I just spoke with Gregorio Paredes, an SME leader in Tetepango, Hidalgo. He is currently in hiding because the police are looking for him: they are searching houses in Juandho in an attempt to find him, and they have his father's house under surveillance.
Paredes says that the federal police (he estimates about 1,300 officers) remain in the area. Some of the "federal police" came dressed in military uniform, he says. There is a military base next to Juandho.
There is slightly less tension in the area as compared to last night because a lot of media and human rights organizations have arrived. They've begun the process of documenting human rights abuses. The federal police had originally installed blockades at all four entrances to Juandho, but now some of those blockades are being lifted. Again, Paredes believes the arrival of human rights observers led to some (but not all) of the blockades being lifted.
The SME is not occupying the Luz y Fuerza building as was originally reported. The SME has lifted its blockades outside the building. The Luz y Fuerza building is controlled by the police.
Paredes says that when federal police snatched SME members and residents from the streets and their homes, they took them to the local Luz y Fuerza del Centro building, beat them, and forced them to sign documents. However, everyone reported detained or disappeared has been released--they were all taken to the Luz y Fuerza building and interrogated and beaten, and then released. At this point it is unknown exactly how many people were kidnapped and taken to the Luz y Fuerza building for interrogation.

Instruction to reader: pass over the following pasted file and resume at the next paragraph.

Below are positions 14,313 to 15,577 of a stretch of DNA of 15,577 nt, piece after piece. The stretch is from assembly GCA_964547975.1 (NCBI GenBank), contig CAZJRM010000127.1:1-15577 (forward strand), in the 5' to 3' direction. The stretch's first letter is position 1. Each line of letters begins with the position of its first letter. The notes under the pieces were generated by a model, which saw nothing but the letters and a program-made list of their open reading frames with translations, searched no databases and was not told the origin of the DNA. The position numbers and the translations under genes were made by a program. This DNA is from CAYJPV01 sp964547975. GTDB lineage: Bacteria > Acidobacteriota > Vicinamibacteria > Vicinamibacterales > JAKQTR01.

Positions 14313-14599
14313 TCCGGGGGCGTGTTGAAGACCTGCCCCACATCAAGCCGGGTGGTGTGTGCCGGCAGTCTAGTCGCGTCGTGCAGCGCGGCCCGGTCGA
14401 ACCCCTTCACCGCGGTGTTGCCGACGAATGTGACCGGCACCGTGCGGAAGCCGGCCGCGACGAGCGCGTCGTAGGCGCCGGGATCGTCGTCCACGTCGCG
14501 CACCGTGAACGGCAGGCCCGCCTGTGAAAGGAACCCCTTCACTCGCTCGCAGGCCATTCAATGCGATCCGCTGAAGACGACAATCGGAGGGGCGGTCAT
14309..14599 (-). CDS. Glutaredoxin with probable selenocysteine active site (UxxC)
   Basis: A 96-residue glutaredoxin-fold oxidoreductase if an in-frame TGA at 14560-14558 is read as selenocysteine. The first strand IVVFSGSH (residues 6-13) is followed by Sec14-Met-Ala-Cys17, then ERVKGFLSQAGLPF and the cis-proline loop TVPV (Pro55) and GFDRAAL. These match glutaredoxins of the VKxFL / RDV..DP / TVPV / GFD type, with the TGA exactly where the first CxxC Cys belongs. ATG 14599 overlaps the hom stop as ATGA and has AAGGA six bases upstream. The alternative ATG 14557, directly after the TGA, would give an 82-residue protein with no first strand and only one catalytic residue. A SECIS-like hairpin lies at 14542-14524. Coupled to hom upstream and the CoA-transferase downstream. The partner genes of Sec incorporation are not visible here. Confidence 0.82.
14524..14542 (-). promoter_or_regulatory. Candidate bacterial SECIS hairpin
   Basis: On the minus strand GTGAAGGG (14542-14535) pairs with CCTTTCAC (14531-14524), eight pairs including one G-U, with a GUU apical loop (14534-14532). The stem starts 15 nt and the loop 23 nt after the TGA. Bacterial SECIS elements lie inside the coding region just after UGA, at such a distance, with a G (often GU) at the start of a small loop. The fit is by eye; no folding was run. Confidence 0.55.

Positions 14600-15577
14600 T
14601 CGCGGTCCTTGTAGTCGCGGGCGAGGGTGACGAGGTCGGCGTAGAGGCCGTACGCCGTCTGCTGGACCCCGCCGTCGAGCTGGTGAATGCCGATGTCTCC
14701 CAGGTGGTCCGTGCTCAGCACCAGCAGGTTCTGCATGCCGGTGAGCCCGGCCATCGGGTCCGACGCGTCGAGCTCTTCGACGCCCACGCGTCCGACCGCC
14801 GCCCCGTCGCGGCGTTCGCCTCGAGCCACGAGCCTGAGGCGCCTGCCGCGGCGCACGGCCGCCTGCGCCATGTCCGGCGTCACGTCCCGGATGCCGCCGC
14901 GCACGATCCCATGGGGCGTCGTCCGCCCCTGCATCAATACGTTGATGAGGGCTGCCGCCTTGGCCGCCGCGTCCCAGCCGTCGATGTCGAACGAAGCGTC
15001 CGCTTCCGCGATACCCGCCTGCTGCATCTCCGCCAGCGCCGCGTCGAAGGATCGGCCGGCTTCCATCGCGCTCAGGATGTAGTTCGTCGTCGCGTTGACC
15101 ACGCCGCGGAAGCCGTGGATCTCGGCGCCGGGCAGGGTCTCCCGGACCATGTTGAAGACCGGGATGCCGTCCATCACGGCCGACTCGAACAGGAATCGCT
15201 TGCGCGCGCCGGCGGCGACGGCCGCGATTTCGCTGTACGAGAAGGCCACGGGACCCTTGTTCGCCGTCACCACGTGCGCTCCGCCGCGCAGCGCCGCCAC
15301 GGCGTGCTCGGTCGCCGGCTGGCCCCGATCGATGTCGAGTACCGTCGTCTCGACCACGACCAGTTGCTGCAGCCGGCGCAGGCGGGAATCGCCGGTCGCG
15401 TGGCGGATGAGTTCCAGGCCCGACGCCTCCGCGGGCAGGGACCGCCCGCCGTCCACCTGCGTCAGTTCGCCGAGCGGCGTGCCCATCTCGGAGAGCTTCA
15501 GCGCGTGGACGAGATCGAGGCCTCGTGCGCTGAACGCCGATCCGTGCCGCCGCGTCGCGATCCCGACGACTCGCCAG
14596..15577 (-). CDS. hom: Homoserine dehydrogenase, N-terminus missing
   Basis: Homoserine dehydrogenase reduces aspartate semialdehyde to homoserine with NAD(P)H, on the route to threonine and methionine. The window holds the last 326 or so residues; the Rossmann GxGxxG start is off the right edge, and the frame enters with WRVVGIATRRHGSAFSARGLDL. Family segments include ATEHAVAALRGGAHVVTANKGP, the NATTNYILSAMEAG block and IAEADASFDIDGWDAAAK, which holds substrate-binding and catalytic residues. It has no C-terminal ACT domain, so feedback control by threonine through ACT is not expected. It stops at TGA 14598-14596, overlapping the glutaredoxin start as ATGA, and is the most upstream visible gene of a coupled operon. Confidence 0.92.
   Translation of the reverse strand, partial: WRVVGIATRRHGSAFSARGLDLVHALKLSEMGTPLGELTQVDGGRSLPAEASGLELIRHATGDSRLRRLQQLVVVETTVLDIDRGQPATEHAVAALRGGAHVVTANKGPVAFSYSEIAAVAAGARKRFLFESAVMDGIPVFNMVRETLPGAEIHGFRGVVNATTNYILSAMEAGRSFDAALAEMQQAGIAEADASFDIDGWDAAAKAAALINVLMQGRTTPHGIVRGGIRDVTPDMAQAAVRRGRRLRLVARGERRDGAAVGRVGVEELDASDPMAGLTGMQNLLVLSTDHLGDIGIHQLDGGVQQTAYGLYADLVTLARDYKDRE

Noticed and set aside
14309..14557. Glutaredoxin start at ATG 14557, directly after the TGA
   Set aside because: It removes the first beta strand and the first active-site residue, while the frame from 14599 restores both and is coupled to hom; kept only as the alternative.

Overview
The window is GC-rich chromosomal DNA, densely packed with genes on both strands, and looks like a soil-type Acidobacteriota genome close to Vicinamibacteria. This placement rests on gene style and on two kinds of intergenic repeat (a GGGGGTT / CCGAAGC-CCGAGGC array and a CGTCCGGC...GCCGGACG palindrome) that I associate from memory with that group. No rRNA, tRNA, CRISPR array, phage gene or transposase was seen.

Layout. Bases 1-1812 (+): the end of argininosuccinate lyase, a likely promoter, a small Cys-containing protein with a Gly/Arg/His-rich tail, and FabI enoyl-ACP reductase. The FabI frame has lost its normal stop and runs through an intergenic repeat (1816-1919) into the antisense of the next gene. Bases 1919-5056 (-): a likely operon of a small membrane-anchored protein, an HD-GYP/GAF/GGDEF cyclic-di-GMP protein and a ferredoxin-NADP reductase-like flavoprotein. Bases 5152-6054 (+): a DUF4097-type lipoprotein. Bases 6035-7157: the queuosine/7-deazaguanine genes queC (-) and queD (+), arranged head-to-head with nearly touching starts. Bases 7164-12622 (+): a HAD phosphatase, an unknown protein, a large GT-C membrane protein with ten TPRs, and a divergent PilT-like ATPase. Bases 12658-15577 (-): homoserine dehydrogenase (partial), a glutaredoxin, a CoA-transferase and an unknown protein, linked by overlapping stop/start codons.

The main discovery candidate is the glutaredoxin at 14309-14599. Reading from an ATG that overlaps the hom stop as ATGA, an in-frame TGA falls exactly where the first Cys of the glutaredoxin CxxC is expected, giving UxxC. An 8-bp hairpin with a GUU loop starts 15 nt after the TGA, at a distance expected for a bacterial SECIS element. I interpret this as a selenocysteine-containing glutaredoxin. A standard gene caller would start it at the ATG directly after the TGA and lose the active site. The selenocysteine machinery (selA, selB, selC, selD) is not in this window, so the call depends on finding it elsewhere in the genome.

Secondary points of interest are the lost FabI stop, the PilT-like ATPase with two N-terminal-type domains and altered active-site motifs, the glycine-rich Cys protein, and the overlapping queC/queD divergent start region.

Paredes complained that the federal police are supposed to be going after drug traffickers and thieves, and instead they're using their weapons against the people. "We're workers, not thieves," he told me.
Paredes also complained the the state governor did nothing to protect Juandho residents from the federal police. The union requested that state and local police come to the town to keep the peace, but the government did not send any officers.
The siege isn't over in Juandho--the police have not left, and they are still looking for Paredes and fellow SME leader Pablo Esparza Flores (Secretary General Martin Esparza's brother). But Paredes reports that more and more people are arriving to support residents, so the tension has diffused slightly.